Eurostar stake for sale to pay for big spend on infrastructure
Royal Mint won't be sold, says Danny Alexander, but Channel 4 and Met Office could be privatised
THE government’s 40 per cent stake in Eurostar is to be sold off, Danny Alexander, Chief Secretary to the Treasury, confirmed today as part a pre-election boost for the economy.
Alexander, appearing on Radio 4's Today programme, said the government was doubling its target for assets sales to £20bn between 2014 and 2020.
The money raised will help towards a massive national infrastructure plan (NIP) totalling £375bn of investment in energy, transport, communications and water projects to be unveiled later today in Parliament.
The NIP includes plans by the insurance industry to invest £25bn over the next five years.
Alexander's pledge was met with immediate scepticism. When he described the infrastructure schemes as a "pipeline" of government projects, Today presenter Sarah Montague suggested some would more likely call them a "pipedream".
She was referring to an in-depth analysis of the government’s existing infrastructure programme by the Financial Times on Monday which showed only a "handful" of 40 priority projects listed in 2011 had actually been completed.
Nevertheless, Alexander's list of projects includes a £50 million redevelopment of the railway station at Gatwick and upgrading the A14 to the Suffolk port of Felixstowe, although this will be achieved without making it a toll-road following protests from Tory MPs.
As for the sale of state assets, Alexander ruled out adding the Royal Mint or Companies House – the regulator for companies – to the list for potential privatisation.
However, assets which could be sold include the government’s stake in the two bailed-out banks, RBS and Lloyds, the rail infrastructure company Network Rail, Channel 4 TV, the Met Office and the Ordnance Survey.
The sell-offs raise echoes of the criticism by the late Harold Macmillan of Mrs Thatcher’s privatisations as "selling off the family silver". But Alexander defended the sales, saying: “We are raising our ambition in terms of corporate asset sales. It’s right that government should do that.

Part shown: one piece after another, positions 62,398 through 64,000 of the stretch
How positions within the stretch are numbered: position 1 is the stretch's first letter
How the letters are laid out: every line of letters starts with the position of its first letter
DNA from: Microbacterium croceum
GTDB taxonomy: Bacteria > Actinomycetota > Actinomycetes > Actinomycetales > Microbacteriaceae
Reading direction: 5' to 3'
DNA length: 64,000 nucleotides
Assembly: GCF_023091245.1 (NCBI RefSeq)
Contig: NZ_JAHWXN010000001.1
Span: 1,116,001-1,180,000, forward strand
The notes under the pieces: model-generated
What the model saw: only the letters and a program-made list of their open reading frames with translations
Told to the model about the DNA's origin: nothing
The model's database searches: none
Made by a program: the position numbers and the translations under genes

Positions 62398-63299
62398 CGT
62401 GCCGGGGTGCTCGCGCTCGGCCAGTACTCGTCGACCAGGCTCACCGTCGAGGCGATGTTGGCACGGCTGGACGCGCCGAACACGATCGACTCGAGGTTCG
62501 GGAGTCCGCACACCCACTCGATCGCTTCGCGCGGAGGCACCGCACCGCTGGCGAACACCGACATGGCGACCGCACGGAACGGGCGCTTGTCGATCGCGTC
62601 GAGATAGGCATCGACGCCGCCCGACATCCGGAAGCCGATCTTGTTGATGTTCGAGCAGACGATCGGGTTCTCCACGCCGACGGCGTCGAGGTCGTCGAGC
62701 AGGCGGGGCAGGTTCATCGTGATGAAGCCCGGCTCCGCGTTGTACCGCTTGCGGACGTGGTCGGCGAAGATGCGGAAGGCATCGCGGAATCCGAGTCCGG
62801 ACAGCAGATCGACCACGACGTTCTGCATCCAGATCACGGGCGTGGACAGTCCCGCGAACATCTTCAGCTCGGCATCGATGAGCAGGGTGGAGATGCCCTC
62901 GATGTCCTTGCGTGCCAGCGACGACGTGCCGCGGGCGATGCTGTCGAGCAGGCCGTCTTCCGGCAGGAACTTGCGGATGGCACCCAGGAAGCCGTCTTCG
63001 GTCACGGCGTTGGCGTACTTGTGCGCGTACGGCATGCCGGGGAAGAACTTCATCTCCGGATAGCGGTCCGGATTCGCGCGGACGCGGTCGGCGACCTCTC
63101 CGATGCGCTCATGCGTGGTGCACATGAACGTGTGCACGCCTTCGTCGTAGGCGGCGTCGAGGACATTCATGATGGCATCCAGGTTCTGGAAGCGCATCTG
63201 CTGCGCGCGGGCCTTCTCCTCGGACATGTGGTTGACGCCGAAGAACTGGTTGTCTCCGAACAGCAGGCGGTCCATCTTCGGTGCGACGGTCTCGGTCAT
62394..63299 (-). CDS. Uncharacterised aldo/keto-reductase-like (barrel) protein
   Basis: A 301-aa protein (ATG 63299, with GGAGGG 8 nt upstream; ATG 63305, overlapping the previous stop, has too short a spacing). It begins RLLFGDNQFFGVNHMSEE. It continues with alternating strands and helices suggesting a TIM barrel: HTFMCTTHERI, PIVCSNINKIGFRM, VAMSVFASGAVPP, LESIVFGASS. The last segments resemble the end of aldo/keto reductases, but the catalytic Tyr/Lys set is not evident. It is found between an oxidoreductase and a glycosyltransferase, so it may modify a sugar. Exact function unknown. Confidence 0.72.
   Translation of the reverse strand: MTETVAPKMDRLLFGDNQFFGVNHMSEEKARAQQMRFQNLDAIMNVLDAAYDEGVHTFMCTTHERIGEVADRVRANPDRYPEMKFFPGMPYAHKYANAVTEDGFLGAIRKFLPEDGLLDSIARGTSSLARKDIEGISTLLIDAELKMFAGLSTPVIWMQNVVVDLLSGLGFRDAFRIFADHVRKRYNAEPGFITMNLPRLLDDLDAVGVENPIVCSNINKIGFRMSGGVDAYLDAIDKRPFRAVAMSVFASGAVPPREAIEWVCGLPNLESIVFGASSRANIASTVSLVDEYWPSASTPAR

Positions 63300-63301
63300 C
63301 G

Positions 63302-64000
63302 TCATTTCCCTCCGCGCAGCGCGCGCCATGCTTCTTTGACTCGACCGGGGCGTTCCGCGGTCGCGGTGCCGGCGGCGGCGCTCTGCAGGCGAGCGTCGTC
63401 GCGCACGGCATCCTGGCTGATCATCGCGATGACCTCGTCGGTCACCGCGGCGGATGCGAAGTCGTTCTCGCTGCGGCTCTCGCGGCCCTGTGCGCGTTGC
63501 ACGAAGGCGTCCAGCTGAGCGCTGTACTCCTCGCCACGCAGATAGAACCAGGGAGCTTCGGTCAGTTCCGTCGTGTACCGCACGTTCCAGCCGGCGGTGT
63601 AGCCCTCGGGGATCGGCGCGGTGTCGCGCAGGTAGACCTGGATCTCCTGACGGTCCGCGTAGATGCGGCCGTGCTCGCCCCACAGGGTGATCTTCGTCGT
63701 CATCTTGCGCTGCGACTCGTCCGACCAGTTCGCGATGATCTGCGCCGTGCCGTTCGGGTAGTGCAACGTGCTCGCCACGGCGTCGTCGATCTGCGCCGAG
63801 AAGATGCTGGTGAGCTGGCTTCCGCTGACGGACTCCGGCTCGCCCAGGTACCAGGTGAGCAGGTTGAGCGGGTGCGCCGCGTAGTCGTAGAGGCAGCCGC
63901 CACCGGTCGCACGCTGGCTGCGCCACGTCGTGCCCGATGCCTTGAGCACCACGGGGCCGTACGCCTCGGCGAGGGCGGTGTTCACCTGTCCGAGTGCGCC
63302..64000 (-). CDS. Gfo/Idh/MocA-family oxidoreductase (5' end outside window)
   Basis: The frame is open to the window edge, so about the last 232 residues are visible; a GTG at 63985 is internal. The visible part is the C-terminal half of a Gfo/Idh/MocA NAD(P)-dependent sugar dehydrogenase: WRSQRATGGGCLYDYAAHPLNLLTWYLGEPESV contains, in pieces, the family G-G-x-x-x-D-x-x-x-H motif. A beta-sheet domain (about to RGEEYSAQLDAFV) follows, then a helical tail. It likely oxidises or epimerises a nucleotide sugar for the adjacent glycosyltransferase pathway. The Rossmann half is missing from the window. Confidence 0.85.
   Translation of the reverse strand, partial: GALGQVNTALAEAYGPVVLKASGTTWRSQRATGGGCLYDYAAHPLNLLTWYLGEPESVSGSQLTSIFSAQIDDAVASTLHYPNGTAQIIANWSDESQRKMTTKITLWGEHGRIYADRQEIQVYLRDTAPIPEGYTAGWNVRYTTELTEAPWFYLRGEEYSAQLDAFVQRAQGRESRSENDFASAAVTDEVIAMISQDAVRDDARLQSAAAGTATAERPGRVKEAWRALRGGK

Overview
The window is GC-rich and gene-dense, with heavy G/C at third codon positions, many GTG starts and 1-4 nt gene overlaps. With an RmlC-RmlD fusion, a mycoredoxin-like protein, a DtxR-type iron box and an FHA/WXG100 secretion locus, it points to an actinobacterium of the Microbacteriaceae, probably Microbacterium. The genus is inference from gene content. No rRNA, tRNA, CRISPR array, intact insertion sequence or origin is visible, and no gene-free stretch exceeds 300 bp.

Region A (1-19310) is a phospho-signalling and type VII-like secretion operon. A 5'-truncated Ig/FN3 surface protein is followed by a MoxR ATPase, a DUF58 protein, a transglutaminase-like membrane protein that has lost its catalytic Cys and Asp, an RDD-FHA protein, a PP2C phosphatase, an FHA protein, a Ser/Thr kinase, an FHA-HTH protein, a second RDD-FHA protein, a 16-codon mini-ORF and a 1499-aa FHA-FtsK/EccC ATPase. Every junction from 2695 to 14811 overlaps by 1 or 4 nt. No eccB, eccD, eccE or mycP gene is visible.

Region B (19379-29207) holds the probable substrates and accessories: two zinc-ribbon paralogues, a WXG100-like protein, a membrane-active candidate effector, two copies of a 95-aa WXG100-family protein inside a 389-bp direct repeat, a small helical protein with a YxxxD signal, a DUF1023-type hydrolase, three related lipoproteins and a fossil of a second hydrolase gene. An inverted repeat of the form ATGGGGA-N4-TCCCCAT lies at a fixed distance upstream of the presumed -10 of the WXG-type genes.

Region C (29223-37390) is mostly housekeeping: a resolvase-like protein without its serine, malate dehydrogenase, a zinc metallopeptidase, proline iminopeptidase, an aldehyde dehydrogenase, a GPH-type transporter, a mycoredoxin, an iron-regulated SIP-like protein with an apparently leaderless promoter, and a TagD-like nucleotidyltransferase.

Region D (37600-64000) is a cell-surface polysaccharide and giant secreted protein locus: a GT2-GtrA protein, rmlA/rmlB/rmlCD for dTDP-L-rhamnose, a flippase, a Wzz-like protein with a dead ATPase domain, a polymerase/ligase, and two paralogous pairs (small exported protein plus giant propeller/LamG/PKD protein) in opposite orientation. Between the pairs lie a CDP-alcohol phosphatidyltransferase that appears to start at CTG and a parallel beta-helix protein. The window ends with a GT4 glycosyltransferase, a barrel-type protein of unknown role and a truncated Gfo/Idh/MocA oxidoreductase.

"Government shouldn’t own that it doesn’t need to own particularly when those resources can be reinvested in productive infrastructure.”
The asset sales and NIP are part of the Treasury move to clear the decks for the Chancellor’s Autumn Statement tomorrow.
The Treasury has been heavily briefing some of its plans – including capping business rates, and cutting subsidies to on-shore windfarms which have been heavily criticised by Tory MPs – in a bid to regain the initiative from Labour leader Ed Miliband, who has effectively set the economic agenda this autumn since making his pledge to freeze energy prices if Labour win the 2015 election.
Meanwhile, David Cameron sought to damp down expectations of a pre-Christmas give-away by the Chancellor by briefing journalists on his trip to China (he is returning in time for the Chancellor’s statement) that middle income earners will have to wait until the end of the decade for tax cuts.
Cameron is indicating that after slashing 5p off the top rate of tax to 45p in the £ for the highest earners, the focus will now be on the hard-pressed low-earners who attracted to Miliband’s cost of living campaign.
The main message tomorrow will be that the economy is recovering faster than the government’s critics believed possible, and voters should not put all the hard work and austerity at risk by switching to Labour. ·